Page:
We all know the story of Jack and the Beanstalk. In this classic fairy tale, poor little Jack’s mother gets majorly miffed when her son comes home with a hand full of “magic beans” instead of the money she hoped for after sending him out to sell their only cow. In her eyes, Jack was taken advantage of and manipulated into an unfair exchange and chances are, she wouldn’t be alone in these feelings. (I mean, let’s face it, those beans must’ve had one heck of salesman.) Like in the story, salesmen and marketers often get a misleading rap of being manipulative or tricking people into buying things they usually wouldn’t (or shouldn’t.)
You know what I used to hate growing up? Summer Reading. Picking up a book just for fun was and is great, but like most good things, once we were forced to do it, it lost all its charm. I have to admit though, despite the annoyance and intrusion on our summer relaxation, our teachers had good reason to assign what they did. We learned a lot (maybe with a little help from Sparknotes) and sometimes they were even genuinely fun to read. So, listen up, class...
What were you doing on March 14? While it feels like a short time ago, since then I’ve started a new job (as the Event Marketing Director here at IMPACT), visited six states, attended five high school band concerts, and started learning French. Did you know, according to the US Foreign Service Institute, it takes about 90 days to learn a new language? This and a lot of other things can happen in 90 days, but if you aren’t extremely specific about how that time is used, it can go by in a flash. Nowhere is this more apparent than in creating marketing plans.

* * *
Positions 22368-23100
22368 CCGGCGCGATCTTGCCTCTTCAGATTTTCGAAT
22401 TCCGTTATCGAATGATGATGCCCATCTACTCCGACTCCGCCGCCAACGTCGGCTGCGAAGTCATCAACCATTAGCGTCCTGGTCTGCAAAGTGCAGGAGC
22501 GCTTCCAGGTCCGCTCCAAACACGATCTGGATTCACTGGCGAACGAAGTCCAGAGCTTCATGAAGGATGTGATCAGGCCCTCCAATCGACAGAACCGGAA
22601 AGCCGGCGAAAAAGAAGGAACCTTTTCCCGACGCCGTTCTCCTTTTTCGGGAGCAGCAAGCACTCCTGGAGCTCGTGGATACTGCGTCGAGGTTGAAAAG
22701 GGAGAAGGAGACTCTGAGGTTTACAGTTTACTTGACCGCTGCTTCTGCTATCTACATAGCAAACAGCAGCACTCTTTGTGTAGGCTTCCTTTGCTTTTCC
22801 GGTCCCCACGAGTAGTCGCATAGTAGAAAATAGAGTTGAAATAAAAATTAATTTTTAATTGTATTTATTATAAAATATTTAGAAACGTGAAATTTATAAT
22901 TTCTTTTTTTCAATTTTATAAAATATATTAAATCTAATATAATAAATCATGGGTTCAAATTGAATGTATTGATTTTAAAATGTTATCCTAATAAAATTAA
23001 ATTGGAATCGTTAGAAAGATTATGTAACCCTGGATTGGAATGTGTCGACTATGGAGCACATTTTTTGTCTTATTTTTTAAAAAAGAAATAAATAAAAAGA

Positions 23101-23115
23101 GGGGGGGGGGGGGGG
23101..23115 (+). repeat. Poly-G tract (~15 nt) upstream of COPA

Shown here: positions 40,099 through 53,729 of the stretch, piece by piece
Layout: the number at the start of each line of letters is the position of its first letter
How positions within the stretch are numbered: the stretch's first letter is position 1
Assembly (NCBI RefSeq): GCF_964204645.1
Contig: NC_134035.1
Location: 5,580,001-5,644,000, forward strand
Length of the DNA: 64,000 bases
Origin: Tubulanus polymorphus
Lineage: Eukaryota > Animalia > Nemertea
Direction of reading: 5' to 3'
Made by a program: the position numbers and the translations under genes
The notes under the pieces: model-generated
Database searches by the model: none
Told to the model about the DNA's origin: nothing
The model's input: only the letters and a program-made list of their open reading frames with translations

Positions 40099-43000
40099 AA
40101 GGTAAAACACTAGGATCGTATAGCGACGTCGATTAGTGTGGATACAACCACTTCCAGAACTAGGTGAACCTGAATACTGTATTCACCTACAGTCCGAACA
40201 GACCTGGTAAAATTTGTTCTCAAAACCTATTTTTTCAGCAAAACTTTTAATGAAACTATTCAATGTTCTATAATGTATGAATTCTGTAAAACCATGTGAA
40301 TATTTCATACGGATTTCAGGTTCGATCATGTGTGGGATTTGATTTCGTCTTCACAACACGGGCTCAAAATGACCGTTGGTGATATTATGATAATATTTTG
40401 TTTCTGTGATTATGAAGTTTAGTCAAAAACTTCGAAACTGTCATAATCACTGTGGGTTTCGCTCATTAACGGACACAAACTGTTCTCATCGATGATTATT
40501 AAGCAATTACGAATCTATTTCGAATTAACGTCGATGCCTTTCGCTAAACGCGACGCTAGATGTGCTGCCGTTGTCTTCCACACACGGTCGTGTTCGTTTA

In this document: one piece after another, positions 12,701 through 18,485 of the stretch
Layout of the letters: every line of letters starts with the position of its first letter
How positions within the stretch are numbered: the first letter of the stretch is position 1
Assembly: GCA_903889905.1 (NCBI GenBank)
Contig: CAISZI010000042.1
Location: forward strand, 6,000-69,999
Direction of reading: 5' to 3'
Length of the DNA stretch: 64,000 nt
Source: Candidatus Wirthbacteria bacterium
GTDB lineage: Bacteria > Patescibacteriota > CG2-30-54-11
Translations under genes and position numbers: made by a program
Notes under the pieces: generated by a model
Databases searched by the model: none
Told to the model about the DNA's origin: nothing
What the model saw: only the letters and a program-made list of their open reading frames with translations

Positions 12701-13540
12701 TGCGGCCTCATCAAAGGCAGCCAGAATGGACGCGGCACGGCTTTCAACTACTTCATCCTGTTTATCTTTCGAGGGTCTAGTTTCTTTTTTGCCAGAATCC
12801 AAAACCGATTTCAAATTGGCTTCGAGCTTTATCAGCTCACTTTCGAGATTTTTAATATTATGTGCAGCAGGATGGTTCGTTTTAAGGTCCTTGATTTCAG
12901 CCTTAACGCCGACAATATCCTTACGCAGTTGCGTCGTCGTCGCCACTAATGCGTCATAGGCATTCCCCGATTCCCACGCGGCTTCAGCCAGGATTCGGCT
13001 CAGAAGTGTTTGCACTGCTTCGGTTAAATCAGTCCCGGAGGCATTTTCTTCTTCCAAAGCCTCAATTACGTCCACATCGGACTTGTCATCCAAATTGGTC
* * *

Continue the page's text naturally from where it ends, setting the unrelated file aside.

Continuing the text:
The world is full of rules and expectations of what is “normal.” However, as I’ve grown and aged, I’ve learned that throwing some of those rules out the window or challenging those expectations can help you find the best things in life. These broken rules can range from small and simple to huge and complicated.
I’ll admit, when I first heard the term "conversational marketing and sales," I was a bit… well, confused. I remember asking myself, “Isn’t this just live chat? What do bots have to do with anything?” If that sounds like you, fear not. By the end of this blog article, you’ll be well on your way to becoming a conversational marketing and sales rockstar.
We’ve all been preaching it for years -- create quality content to attract and engage site visitors, but what happens when everyone is doing the same thing? (Which they are.) At this point, most businesses know they need to create quality content, causing the internet to become beyond saturated with articles, guides, site pages, etc. With all the content out there, fewer pieces are having an impact and fewer people are actually engaging with it. In fact, 50% of article content gets 8 shares or less. What’s worse is 3 out 4 of those articles will receive zero referring domain links -- zero.
So with the internet being the best it’s ever been, the ability to effectively communicate determines which businesses limp along and which become the thought leaders in an industry. After all, we live in a time where strategy, positioning, and messaging are almost more important than the very product or service you offer. Dollar Shave Club is the best example of this we’ve probably seen in recent. It was not the first company to sell razors, and they are not the best razors in the world -- but the company is worth billions of dollars and people love it. So, what gives?
Processes. We love to hate them, but even the best of us will have to admit, they are totally necessary. Truth be told, most of us figure that out the hard way, but we aren’t here to talk about why processes are important. We’re here to talk about identifying when it’s time to overhaul your existing processes. I’ve had the pleasure of “providing myself with an opportunity for growth,” (a.k.a: totally screwing up and falling flat on my face) when it comes to building sustainable website processes that benefit both my internal teammates and my clients.